The NOAA-20 satellite captured this image of severe tropical cyclone Mekunu nearing the southern Arabian Peninsula on 24 May 2018. Photo: NOAA National Environmental Satellite, Data, and Information Service (NESDIS)

25 May 2018 (NOAA) – The NOAA-20 satellite captured this image of severe tropical cyclone Mekunu nearing the southern Arabian Peninsula on 24 May 2018. The dangerous Category 3 storm rapidly intensified in the warm waters of the Arabian Sea and had sustained winds of 115 mph, the Joint Typhoon Warning Center reported in its latest update. Forecasts predict the storm will make landfall in southwestern Oman, where it will bring very heavy rainfall and cause life-threatening flooding. Media outlets have reported more than 40 people missing after Mekunu battered the Yemeni island of Socotra earlier this week.

According to NOAA's historical hurricane tracks database, few cyclones of this strength have made landfall along the southern Arabian Peninsula. If Mekunu comes ashore at its current intensity, it will become Oman's strongest storm on record.

Mekunu is the second storm to form near the Arabian Peninsula in recent days. Last week, another rare storm passed through the Gulf of Aden, bringing unusually heavy rains and flooding to Somalia and Djibouti.

The NOAA-20 satellite's VIIRS sensor provides twice daily global coverage of the Earth, at 750-meter resolution across its entire scan. High-resolution visible and infrared images from the satellite allow forecasters and atmospheric scientists to study high-impact weather events, including tropical storms and hurricanes.

Severe Tropical Storm Mekunu in the Arabian Sea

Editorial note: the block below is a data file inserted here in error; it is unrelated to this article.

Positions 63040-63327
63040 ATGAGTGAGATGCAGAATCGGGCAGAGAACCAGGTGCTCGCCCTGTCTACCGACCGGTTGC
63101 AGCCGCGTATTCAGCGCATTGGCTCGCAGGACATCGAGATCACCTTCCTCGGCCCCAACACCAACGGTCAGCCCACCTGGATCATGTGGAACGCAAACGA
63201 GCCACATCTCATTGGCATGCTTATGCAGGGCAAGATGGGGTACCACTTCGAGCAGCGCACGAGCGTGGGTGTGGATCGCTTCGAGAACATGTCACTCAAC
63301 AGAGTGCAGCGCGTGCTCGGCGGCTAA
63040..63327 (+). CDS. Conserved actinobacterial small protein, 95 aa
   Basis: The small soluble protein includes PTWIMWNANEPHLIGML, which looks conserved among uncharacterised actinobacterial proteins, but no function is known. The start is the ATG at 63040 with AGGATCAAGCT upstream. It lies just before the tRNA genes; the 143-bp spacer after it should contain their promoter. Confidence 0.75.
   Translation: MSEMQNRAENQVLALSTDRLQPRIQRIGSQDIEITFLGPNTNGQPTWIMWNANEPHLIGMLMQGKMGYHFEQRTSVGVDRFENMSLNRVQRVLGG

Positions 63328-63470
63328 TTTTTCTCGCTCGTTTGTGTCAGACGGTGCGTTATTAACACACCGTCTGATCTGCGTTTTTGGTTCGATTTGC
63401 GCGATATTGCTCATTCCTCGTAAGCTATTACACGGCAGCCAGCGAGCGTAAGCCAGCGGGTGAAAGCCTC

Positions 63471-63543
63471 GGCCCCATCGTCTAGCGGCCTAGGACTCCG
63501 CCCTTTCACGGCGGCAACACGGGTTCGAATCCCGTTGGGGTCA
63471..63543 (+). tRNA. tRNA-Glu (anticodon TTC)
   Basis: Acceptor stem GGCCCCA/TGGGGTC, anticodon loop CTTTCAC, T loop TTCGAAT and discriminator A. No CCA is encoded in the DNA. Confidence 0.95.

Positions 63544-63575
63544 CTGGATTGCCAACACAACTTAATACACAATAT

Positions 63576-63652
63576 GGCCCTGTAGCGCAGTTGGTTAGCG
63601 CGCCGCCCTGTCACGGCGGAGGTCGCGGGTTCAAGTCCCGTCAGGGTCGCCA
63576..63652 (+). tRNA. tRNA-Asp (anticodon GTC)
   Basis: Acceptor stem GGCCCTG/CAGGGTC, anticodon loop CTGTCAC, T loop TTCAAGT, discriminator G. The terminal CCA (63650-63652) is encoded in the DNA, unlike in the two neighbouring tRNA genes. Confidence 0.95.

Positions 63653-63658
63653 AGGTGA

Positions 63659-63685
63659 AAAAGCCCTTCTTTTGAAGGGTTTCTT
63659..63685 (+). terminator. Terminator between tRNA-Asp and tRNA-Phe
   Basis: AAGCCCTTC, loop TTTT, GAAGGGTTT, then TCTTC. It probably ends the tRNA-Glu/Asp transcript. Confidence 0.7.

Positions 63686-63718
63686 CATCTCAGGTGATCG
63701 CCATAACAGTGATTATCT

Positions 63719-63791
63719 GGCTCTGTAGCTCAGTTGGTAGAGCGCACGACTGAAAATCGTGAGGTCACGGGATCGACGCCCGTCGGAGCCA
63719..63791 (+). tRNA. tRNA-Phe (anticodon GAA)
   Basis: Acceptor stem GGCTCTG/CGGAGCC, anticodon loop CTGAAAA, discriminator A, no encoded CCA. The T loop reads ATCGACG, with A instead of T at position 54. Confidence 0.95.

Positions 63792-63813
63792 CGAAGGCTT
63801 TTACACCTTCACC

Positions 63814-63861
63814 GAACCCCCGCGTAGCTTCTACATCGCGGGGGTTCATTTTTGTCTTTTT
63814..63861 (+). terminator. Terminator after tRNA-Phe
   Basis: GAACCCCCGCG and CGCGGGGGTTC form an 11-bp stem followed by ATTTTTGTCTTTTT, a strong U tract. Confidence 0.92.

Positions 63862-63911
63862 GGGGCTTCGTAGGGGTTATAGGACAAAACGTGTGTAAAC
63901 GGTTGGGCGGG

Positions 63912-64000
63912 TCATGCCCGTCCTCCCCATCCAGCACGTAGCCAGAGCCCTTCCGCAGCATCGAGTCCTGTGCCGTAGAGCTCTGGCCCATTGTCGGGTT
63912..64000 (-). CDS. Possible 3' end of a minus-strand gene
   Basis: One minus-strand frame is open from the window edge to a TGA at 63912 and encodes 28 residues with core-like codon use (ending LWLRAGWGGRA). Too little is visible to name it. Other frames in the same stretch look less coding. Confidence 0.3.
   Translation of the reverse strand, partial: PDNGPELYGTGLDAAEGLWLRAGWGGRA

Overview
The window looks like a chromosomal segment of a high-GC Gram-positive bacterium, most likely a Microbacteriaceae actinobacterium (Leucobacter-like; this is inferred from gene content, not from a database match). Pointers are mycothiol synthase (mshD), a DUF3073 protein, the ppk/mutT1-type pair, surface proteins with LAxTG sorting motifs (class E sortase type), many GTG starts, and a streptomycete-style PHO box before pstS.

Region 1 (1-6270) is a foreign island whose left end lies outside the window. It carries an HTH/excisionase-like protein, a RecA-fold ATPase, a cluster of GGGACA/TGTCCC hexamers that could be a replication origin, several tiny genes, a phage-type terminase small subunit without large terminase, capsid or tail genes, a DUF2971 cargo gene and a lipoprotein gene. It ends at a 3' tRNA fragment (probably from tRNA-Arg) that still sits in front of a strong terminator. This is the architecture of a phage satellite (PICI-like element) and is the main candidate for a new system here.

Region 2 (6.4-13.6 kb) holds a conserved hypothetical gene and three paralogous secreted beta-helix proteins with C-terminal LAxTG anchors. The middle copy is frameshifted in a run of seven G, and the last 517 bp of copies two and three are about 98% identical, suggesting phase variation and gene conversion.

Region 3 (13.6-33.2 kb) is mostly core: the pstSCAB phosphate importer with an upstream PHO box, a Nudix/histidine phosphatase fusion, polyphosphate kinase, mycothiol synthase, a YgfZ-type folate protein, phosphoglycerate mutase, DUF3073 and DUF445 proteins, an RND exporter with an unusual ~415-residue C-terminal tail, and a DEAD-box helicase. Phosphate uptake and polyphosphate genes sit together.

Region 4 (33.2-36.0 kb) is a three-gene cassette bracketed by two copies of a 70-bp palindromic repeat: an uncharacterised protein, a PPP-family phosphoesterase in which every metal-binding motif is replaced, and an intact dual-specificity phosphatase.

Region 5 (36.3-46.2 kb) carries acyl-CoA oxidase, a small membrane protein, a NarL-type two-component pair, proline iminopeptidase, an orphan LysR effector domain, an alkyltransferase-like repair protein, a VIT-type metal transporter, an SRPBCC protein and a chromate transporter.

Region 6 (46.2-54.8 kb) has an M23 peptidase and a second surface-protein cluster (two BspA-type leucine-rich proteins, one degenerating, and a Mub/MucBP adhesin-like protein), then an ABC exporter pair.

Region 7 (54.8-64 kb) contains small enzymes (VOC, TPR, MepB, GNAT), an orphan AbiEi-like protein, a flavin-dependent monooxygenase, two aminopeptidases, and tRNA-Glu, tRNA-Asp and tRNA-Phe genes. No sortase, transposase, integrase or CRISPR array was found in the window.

Tropical Cyclone Sagar was the first to hit, making landfall in Somalia on 19 May 2018. On that day, the Moderate Resolution Imaging Spectroradiometer (MODIS) on NASA’s Aqua satellite acquired a natural-color image (above) of the storm. Photo: Jeff Schmaltz / LANCE/EOSDIS Rapid Response

This image, acquired by MODIS on NASA’s Terra satellite, shows Tropical Cyclone Mekunu on 23 May 2018. Photo: Jeff Schmaltz / LANCE/EOSDIS Rapid Response

By Kathryn Hansen
23 May 2018

(NASA) – Within the span of one week, two tropical cyclones barreled down on the Middle East.

Tropical Cyclone Sagar was the first to hit, making landfall in Somalia on May 19, 2018. On that day, the Moderate Resolution Imaging Spectroradiometer (MODIS) on NASA’s Aqua satellite acquired a natural-color image (above) of the storm. Maximum sustained winds reached 55 knots (65 miles or 100 kilometers per hour)—the equivalent of a tropical storm on the Saffir-Simpson scale. The storm delivered more than a year’s worth of rain to parts of the country, which has been coping with years of drought. According to Reliefweb, damage from Sagar’s floodwaters and wind displaced hundreds of thousands of people.

According to NOAA’s database of historical hurricane tracks, tropical cyclones are infrequent in this part of the Arabian Sea, and the region can go years without a storm. When they develop, they tend to occur in spring and autumn. It is less common for tropical cyclones to travel so far west into the Gulf of Aden. Check out this map to see the tracks of previous storms.

Days after Sagar made landfall, a second tropical cyclone barreled across the Arabian Sea. The second image, acquired by MODIS on NASA’s Terra satellite, shows Tropical Cyclone Mekunu on 23 May 2018. On that day, winds reached 65 knots (75 miles or 120 kilometers per hour)—the equivalent of a category 1 hurricane—and forecasters called for it to continue to strengthen.

Mekunu is not likely to travel as far west as Sagar. Instead, the storm is expected to move north-northwest and make landfall in Oman by about 26 May 2018.

Cyclone Duo Hits the Middle East

0 comments :

 

Blog Template by Adam Every . Sponsored by Business Web Hosting Reviews